This article was published on May 15, 2015

Oculus Rift drops Mac and Linux, targets Windows PCs only

Oculus Rift drops Mac and Linux, targets Windows PCs only
Jackie Dove
Story by

Jackie Dove


Jackie Dove was in charge of The Next Web's Creativity channel from February 2014 through October 2015. Jackie Dove was in charge of The Next Web's Creativity channel from February 2014 through October 2015.

While a certain portion of the cross-platform population has been lusting after the migraine-inducing charms of the Oculus Rift virtual reality headset, the audience will be narrower than some might have expected or wished.

Oculus VR, in a blog post today, revealed that its specs would be met only on the Windows platform and on PC hardware, with Mac and Linux development on indefinite hold.

“Our development for OS X and Linux has been paused in order to focus on delivering a high quality consumer-level VR experience at launch across hardware, software, and content on Windows. We want to get back to development for OS X and Linux but we don’t have a timeline,”  said Atman Binstock, Oculus chief architect and Rift technical director.

The following recommended hardware specification “is designed to help developers tackle these challenges and ship great content to all Rift users,” he said.

  • NVIDIA GTX 970 / AMD 290 equivalent or greater
  • Intel i5-4590 equivalent or greater
  • 8GB+ RAM
  • Compatible HDMI 1.3 video output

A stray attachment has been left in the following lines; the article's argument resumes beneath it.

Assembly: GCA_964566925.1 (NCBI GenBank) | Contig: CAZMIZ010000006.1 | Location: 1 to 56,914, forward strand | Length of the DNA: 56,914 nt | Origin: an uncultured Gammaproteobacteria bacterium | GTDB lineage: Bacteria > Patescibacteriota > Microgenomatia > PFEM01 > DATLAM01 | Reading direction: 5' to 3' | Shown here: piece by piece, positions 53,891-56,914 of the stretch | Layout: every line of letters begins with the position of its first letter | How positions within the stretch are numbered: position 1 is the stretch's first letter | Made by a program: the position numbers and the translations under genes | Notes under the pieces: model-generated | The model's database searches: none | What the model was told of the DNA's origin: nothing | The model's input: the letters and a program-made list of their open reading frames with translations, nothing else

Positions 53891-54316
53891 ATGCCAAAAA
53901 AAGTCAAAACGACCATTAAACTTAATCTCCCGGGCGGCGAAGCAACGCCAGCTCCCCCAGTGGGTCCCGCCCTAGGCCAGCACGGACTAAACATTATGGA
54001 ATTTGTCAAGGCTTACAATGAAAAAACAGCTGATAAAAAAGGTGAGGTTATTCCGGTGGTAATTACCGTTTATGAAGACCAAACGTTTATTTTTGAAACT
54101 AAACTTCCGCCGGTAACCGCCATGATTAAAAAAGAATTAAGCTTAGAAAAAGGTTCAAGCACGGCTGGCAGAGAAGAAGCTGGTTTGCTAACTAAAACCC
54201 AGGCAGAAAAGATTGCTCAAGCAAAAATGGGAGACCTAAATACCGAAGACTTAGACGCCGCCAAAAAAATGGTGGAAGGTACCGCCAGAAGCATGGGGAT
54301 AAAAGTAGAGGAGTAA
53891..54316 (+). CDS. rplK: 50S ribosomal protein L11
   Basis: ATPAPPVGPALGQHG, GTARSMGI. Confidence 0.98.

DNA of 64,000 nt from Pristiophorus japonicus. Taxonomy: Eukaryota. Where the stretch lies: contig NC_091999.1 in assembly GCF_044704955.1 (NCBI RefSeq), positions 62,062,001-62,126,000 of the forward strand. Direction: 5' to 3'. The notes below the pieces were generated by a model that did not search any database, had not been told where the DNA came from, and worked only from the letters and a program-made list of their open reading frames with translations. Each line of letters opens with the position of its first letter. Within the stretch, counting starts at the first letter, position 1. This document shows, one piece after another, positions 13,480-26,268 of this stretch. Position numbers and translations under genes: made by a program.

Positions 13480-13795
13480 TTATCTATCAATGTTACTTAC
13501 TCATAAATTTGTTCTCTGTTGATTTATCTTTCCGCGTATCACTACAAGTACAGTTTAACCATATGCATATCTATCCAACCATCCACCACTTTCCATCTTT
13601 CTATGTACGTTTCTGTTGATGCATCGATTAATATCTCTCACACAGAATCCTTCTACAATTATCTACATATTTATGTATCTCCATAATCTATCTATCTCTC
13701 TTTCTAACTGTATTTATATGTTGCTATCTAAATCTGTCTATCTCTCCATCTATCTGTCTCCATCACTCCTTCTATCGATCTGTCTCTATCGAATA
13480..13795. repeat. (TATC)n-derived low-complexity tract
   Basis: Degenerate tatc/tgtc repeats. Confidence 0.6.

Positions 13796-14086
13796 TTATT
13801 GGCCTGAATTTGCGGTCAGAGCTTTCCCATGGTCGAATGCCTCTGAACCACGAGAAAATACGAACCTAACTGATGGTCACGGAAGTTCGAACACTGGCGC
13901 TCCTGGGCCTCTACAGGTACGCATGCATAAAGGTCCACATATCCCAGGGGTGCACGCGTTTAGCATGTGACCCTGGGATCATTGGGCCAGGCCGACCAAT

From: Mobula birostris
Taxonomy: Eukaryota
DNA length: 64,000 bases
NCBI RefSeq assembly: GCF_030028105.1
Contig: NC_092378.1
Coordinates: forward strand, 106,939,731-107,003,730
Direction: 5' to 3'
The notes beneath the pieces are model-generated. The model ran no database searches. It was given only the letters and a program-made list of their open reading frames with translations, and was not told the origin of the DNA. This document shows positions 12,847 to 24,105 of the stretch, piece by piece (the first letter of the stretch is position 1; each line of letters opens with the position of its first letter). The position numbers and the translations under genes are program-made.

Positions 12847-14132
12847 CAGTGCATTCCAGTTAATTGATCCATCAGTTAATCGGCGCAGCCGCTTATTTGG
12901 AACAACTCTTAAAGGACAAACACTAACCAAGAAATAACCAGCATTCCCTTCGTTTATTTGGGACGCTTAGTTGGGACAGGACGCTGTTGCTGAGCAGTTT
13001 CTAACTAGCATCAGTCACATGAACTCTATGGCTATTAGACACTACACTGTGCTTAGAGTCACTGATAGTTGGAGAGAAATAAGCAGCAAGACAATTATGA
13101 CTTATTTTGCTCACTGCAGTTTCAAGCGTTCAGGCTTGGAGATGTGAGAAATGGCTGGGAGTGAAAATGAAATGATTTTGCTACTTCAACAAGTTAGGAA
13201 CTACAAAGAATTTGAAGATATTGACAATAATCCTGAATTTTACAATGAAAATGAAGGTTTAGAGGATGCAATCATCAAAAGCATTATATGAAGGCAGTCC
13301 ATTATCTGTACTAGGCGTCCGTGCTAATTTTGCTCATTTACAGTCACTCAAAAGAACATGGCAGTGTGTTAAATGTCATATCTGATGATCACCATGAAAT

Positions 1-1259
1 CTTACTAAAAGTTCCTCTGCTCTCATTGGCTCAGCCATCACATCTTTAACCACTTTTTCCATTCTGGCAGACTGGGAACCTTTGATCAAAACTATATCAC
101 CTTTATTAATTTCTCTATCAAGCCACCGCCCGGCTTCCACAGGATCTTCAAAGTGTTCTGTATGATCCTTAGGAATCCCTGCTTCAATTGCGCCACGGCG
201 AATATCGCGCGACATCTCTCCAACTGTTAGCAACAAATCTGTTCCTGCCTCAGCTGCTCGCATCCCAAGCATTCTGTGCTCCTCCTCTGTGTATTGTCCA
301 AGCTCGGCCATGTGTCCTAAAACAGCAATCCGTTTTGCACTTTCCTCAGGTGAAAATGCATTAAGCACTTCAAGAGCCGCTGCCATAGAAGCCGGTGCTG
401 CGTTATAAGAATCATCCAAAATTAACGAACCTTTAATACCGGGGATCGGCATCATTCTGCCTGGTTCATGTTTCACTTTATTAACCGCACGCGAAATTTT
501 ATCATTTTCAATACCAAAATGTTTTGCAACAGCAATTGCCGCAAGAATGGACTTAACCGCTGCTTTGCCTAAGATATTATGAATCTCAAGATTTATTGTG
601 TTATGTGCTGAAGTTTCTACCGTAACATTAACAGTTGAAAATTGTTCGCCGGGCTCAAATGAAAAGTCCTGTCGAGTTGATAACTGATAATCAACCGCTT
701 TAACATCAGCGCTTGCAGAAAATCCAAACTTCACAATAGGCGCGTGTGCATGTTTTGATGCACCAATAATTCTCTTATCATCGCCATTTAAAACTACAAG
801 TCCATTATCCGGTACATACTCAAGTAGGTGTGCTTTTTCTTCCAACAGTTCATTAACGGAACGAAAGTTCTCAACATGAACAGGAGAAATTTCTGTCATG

• 2x USB 3.0 ports
  • Windows 7 SP1 or newer

He noted the three key VR graphics challenges: raw rendering costs, real-time performance, and latency.

The goal is for all Rift games and applications to deliver a great experience on this configuration by default. We believe this “it just works” experience will be fundamental to VR’s success, given that an underperforming system will fail to deliver comfortable presence

The recommended spec will stay constant over the lifetime of the Rift. As the equivalent-performance hardware becomes less expensive, more users will have systems capable of the full Rift experience. Developers, in turn, can rely on Rift users having these modern machines, allowing them to optimize their game for a known target, simplifying development.

Significantly, apart from the recommended software, the Rift will also require:

  • Windows 7 SP1 or newer
  • 2x USB 3.0 ports
  • HDMI 1.3 video output supporting a 297MHz clock via a direct output architecture

The last bullet point is tricky: many discrete GPU laptops have their external video output connected to the integrated GPU and drive the external output via hardware and software mechanisms that can’t support the Rift. Since this isn’t something that can be determined by reading the specs of a laptop, we are working on how to identify the right systems. Note that almost no current laptops have the GPU performance for the recommended spec, though upcoming mobile GPUs may be able to support this level of performance.

Despite the ability of Macs to run Windows via the built-in Boot Camp emulator, that still will not compensate for the GPU hardware horsepower required.

Oculus Rift is scheduled to hit the streets in the first quarter of next year.

➤ Powering the Rift

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